Over the past few years Sheffield seems to have been getting more than its fair share of attention in the mountain bike sphere. There’s a lot going off at the moment, so there is a lot to report on and we have a very solid base on which to build, so perhaps it’s not really that surprising? The Sheffield scene is riding a wave of its own making. But where did this momentum come from, what’s making it happen now and where’s it all going? Hopefully I’ll be able to answer some of these questions.
I’m born, bred and buttered in Sheffield but my parents are immigrants to the area. They were captivated by the place enough to stay here for 40 odd years and it’s had the same effect on me. I’ve been riding and running mates races in Sheffield for several years now and got involved with the fledgling ‘This Is Sheffield’ last year. We’ve gone from strength to strength ever since and appear to be making an impact. We’ve helped to bring together those that can and do, and tried to promote all the good work. So here’s a snapshot of the past, present and future of the Steel City.
From Dirt Issue 118 – December 2011
Words by Nick Hamilton. Photos by Grant Robinson.
Down south, Sheffield is often perceived as a grotty, polluted, industrial city where the men make steel and the woman are scared. If that’s you, please keep believing it, don’t read on and stay down there. But I’ll share some facts which might dispel the Full Monty myth and help explain the prevalence of bikes round here. Sheffield is the fifth largest city in the UK with a population in excess of half a million people, but is also the greenest city in England. We have more trees per capita than anywhere else, some two million of the air cleaning flora. Like Rome, Sheffield is nestled within seven hills; this topography has been both critical and detrimental to its development and of course provides a perfect playground for mountain bikes. It sprawls through the valleys, which makes it difficult to get a good view of the whole city and equally as difficult to get around. Living here feels like being in a very big village and is often described that way. This is partly due to all the villages it has incorporated as it’s grown.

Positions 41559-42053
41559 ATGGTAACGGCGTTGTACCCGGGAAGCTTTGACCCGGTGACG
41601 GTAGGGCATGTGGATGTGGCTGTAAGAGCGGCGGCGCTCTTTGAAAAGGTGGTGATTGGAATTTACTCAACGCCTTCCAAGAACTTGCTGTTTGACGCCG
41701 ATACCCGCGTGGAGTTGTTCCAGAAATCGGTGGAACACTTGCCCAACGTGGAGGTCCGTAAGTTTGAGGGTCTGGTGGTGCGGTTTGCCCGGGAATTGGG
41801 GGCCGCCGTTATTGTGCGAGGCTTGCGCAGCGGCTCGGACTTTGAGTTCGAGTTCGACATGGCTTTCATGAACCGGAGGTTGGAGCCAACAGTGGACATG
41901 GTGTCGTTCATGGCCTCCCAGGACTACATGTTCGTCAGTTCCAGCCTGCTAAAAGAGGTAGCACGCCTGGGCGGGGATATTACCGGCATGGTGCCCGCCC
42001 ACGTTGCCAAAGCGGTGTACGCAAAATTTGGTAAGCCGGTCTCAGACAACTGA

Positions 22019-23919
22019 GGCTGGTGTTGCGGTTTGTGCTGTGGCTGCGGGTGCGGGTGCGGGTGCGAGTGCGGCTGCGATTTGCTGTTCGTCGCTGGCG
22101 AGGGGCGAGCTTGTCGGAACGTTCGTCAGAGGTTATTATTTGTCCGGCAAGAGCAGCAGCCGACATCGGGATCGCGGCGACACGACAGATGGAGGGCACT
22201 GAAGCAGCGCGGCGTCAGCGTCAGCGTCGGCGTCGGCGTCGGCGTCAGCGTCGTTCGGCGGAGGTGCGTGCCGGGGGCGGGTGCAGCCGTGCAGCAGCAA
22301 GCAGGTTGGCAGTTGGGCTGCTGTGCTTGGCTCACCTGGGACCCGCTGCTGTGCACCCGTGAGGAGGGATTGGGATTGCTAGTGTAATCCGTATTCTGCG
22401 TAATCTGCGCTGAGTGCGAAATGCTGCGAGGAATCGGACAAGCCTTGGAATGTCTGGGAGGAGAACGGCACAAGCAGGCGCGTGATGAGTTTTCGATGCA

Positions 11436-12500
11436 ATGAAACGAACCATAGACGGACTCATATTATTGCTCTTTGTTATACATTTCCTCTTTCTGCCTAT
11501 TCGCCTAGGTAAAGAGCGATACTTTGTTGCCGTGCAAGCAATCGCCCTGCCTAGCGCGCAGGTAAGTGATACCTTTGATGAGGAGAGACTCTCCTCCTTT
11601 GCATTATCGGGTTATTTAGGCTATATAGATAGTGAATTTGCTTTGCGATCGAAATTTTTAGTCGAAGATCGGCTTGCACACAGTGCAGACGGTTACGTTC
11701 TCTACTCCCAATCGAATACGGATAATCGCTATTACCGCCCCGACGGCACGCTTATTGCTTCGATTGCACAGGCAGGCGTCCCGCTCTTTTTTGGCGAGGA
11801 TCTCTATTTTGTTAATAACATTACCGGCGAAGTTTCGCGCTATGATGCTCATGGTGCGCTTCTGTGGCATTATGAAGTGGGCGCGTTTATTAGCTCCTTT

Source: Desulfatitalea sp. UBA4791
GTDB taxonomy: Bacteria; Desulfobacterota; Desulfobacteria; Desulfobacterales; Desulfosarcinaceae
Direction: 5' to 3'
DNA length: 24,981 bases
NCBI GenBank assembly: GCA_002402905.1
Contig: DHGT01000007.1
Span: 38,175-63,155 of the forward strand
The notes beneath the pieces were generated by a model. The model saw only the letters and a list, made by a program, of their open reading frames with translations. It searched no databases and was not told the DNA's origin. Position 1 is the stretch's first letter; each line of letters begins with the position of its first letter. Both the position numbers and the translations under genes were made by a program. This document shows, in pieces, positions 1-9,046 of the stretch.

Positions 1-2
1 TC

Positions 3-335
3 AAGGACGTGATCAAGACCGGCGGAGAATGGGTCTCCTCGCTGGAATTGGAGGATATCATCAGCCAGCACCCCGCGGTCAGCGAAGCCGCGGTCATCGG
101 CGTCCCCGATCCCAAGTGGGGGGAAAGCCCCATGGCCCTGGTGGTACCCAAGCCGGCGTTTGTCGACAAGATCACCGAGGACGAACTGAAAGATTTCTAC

Seven hills mean we have five rivers and it’s from the river Sheaf that Sheffield takes its name. These rivers were crucial to the burgeoning industries of Sheffield supplying power through waterwheels to thousands of grinding wheels. In combination with the abundance of iron ore and coal the steel industry flourished and gave us a very strong industrial heritage marked particularly by innovations in the steel industry. Steel City! The cutlery industry has always been synonymous and quality tableware should always bear the Sheffield marque. Steel production and other related heavy industries made Sheff a very polluted and filthy place to live, with Sheffield ‘pea soupers’ common. A bit like London on a good day.>>